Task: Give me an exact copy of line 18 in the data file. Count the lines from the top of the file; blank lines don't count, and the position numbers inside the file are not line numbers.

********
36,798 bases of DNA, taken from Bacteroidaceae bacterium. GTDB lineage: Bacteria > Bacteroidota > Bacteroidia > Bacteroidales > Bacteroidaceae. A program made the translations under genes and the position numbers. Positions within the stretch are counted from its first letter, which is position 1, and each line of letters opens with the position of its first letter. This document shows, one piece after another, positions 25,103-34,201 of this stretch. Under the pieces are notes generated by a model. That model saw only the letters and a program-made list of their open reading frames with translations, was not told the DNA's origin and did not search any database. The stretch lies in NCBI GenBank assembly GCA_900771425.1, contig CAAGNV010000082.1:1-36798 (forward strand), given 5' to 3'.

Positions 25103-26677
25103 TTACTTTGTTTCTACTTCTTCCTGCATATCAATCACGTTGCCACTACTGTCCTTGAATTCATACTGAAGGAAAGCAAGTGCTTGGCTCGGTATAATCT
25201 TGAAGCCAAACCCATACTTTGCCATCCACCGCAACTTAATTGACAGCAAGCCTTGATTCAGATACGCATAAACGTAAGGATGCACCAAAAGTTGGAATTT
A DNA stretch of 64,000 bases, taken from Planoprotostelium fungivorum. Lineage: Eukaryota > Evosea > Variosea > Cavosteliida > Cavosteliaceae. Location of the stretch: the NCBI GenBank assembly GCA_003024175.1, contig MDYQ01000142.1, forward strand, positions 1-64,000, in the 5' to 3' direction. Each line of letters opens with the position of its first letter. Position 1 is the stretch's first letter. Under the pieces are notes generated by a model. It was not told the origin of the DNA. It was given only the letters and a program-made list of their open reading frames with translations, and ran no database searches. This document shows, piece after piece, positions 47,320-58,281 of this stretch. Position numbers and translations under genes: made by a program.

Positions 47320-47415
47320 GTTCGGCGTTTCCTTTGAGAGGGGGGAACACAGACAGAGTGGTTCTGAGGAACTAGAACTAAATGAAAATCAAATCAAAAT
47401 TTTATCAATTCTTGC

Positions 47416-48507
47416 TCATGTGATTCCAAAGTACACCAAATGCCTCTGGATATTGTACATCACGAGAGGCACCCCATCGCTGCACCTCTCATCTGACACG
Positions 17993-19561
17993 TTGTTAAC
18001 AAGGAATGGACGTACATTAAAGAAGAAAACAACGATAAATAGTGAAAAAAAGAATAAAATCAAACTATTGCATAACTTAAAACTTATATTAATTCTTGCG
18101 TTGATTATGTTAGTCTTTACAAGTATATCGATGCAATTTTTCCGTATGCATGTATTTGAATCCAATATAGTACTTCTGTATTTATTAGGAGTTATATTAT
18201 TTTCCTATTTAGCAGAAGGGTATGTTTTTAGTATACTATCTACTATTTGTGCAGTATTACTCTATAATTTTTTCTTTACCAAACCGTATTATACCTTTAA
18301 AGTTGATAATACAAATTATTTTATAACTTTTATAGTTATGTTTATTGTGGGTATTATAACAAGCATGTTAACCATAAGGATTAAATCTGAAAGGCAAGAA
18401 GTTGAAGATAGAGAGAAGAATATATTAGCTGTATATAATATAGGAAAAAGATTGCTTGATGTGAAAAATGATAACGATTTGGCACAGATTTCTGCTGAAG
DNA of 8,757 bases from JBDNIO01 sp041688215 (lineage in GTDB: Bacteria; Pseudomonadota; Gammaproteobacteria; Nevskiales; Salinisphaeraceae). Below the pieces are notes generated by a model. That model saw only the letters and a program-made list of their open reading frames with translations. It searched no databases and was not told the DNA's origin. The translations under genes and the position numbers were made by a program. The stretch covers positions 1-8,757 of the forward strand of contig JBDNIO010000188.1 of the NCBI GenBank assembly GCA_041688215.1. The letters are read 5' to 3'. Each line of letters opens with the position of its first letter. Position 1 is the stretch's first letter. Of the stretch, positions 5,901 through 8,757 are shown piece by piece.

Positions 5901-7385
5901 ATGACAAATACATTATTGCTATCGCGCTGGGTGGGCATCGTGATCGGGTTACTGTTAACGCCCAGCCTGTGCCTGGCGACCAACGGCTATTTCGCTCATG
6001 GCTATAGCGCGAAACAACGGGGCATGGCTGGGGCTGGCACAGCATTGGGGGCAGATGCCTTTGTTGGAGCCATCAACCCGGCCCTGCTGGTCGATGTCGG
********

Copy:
DNA of 8,757 bases from JBDNIO01 sp041688215 (lineage in GTDB: Bacteria; Pseudomonadota; Gammaproteobacteria; Nevskiales; Salinisphaeraceae). Below the pieces are notes generated by a model. That model saw only the letters and a program-made list of their open reading frames with translations. It searched no databases and was not told the DNA's origin. The translations under genes and the position numbers were made by a program. The stretch covers positions 1-8,757 of the forward strand of contig JBDNIO010000188.1 of the NCBI GenBank assembly GCA_041688215.1. The letters are read 5' to 3'. Each line of letters opens with the position of its first letter. Position 1 is the stretch's first letter. Of the stretch, positions 5,901 through 8,757 are shown piece by piece.